London’s high streets to buzz from today, as English retail is back in business
England, primarily London, always attracts shoppers from around the world. Which traveller in the world wouldn’t like to shop at Oxford Street, Knightsbridge, Bond Street or Covent Garden?
After 83 days of coronavirus lockdown, non-essential stores in England reopened their doors on Monday, hoping to get the tills ringing again and start a long road to recovery.
The stores have been closed since March 23 when Prime Minister Boris Johnson imposed a lockdown to stem the spread of the virus. While outdoor markets and car showrooms reopened on June 1, today witnessed the big return to business for retailers.
According to a Reuters report, the scenario applies only to England with stores in Scotland and Wales waiting for guidance from their devolved administrations on when they can resume trading. Non-essential stores in Northern Ireland reopened on Friday.
Getting shoppers spending again is key to Britain’s recovery after official data on Friday showed the economy shrank by a quarter over March and April.
The British Retail Consortium (BRC) reckons the lockdown has cost non-food stores 1.8 billion pounds ($2.3 billion) a week in lost revenues.
Stores will look very different from before the lockdown as they will have to observe hygiene and social distancing regulations. Shoppers face queues outside, restricted numbers inside and limitations on trying products.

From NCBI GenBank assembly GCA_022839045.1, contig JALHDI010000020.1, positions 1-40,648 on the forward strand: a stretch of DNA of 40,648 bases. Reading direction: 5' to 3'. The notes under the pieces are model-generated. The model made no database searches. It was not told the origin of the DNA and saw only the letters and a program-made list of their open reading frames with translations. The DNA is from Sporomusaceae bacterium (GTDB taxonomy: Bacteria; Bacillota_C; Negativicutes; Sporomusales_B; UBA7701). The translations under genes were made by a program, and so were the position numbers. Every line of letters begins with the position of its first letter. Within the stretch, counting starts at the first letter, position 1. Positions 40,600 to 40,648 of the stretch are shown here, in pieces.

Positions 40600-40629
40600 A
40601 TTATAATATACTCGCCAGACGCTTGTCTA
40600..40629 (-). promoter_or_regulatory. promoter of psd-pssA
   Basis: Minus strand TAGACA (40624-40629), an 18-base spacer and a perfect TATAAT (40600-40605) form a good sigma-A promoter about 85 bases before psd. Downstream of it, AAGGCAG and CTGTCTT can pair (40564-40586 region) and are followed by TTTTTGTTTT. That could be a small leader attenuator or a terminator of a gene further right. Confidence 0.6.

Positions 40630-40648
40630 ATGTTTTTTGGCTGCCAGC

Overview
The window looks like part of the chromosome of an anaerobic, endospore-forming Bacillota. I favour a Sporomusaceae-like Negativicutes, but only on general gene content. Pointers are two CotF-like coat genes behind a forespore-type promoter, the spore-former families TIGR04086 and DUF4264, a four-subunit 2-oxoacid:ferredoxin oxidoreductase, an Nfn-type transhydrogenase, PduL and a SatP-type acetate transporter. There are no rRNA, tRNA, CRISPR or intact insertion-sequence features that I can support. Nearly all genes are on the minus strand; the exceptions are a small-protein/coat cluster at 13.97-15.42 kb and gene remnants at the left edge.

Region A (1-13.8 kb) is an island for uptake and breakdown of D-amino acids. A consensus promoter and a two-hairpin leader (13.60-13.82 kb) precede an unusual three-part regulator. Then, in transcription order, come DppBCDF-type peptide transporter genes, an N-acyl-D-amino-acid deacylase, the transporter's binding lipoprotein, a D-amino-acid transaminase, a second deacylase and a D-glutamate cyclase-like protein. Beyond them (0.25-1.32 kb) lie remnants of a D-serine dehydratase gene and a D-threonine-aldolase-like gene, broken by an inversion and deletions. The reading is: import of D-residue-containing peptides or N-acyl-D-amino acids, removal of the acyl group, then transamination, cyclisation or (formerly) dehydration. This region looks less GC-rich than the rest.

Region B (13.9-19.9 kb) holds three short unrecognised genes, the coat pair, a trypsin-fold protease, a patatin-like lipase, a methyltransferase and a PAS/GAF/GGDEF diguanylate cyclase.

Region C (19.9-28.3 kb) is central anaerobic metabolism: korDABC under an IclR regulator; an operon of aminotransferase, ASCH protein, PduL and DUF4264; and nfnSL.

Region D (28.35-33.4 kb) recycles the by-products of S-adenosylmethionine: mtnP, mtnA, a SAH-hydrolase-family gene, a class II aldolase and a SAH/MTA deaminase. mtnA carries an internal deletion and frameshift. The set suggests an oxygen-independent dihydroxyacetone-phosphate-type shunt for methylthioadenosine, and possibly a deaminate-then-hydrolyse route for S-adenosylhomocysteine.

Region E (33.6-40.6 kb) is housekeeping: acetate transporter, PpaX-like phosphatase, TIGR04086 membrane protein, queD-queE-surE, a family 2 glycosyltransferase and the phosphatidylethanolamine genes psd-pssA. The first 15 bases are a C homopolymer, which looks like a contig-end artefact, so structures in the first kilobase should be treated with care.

Some chains are reopening all their English stores, while others are taking a phased approach. According to Reuters, Fashion chain Primark, which with no online offer has not taken a penny in Britain during the lockdown, plans to open all its 153 stores in England. Marks & Spencer, which has traded online and kept its food halls open, will reopen the majority of its clothing and homewares selling space. Its rival Next is reopening just 25 stores, while department store chain John Lewis is reopening just two.
Numbers of shoppers in Britain’s high streets, retail parks and shopping centres in May were 81.6% lower than that the same month, a year ago, as most non-food stores remained closed due to the coronavirus lockdown, the British Retail Consortium (BRC) said. The footfall data showed a slight improvement on the 84.7% decline seen in April as some garden centres and homeware shops reopened during May, Reuters reported.
Prime Minister Boris Johnson, keen to see the UK economy start recovering from a coronavirus hammering, said on Sunday he was “very optimistic” about stores reopening. BRC chief executive Helen Dickinson cautioned that the reopening of non-essential shops was unlikely to bring immediate relief for retailers who had been under immense pressure for three months.
“A mix of low consumer confidence and limits on the number of people able to enter stores mean that many shops will continue to suffer lower footfall – and lower sales – for some time to come,” she said.